Art and International Human Rights: Theory and Practice (20581). 3 units graded, with a credit/fail option. This seminar will examine the dynamic connections between art and artistic practices and international human rights. Through readings, guest speakers, and workshops with artists, the seminar will consider the possibilities of art as an agent of social change; the relationships between aesthetics, politics, and ethics, with special attention to representations of suffering and atrocity; case studies of collaboration among artists, lawyers, and advocates; and issues of truth and objectivity in documentary. Students will also participate in collaborative projects with commissioned artists (for example, visual artists, playwrights, or choreographers), working closely with them in the design, research, and realization of new works. Student work on these projects will take the form of an “artistic research clinic.” Guest speakers will include scholars, artists, curators, and human rights practitioners from across the world. Graduate students from diverse disciplines are encouraged to enroll. Paper requirement. Enrollment limited to fifteen. Permission of the instructor required. J.J. Silk.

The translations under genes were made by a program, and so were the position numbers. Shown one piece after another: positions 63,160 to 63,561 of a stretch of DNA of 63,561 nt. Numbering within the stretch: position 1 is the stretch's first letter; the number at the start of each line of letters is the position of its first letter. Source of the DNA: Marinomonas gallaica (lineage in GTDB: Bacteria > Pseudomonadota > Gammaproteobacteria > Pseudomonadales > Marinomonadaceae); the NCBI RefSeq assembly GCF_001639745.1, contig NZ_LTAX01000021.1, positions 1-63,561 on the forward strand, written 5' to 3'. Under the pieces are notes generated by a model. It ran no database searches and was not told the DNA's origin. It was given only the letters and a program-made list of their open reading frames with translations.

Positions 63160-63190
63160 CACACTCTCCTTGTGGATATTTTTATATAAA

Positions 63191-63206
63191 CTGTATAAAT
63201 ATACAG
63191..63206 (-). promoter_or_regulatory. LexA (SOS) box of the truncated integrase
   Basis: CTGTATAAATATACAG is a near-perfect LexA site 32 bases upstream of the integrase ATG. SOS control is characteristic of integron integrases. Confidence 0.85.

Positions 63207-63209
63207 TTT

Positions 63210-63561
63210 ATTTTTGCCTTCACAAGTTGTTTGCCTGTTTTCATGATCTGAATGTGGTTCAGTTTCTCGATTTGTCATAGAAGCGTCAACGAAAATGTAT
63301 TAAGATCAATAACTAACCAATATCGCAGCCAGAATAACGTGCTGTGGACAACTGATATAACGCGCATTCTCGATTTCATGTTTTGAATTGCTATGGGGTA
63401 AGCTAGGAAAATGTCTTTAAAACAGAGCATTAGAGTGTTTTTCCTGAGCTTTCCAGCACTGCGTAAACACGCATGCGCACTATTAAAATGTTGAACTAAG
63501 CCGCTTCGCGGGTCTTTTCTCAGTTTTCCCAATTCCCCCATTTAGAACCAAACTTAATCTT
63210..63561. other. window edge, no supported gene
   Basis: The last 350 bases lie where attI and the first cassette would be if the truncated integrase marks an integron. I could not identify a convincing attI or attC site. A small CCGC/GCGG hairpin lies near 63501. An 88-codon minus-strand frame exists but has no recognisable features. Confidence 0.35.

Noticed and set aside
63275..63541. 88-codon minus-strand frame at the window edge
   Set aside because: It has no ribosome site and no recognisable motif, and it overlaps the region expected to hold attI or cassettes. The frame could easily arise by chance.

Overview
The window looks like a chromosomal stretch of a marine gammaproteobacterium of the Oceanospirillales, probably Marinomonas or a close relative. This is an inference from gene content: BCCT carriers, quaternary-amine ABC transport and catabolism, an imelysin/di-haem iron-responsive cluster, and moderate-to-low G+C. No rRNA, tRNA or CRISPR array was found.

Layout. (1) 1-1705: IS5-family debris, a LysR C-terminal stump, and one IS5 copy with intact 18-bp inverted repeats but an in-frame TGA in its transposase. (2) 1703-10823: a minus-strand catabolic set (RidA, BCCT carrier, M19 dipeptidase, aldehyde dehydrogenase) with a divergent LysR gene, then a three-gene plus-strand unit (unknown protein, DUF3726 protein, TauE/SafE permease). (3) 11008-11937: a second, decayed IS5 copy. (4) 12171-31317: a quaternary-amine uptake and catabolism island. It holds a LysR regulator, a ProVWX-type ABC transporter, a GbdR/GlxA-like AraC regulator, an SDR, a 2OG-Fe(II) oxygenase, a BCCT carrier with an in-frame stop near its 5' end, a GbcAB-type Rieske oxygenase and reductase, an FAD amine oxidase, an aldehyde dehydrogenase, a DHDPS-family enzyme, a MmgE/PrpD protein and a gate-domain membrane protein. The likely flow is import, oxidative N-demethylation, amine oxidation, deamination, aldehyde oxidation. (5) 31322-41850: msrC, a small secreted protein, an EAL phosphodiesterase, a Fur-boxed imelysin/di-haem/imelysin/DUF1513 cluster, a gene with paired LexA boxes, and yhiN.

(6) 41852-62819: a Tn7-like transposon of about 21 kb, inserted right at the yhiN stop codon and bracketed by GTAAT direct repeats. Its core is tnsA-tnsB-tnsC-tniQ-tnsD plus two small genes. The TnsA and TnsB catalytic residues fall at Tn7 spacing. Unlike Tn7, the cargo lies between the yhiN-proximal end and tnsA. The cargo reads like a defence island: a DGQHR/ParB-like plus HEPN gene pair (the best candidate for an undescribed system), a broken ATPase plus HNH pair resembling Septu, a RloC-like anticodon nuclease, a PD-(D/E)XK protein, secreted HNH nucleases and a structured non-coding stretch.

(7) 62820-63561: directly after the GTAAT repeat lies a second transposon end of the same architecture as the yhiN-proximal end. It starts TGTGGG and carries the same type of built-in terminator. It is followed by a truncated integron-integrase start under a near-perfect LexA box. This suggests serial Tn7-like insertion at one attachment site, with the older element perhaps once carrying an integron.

Course Selection Information: In addition to listing this course among permission-of-the-instructor selections, student interested in applying for the seminar should submit a resume and a short statement of interest to email@example.com no later than 4:30 pm on June 25. The statement should be no longer than one single-spaced page. It should primarily explain why you are interested in participating in the seminar and should also include a brief summary of any experiences (employment, classes, volunteer activities) that would be relevant to your interest in art and human rights.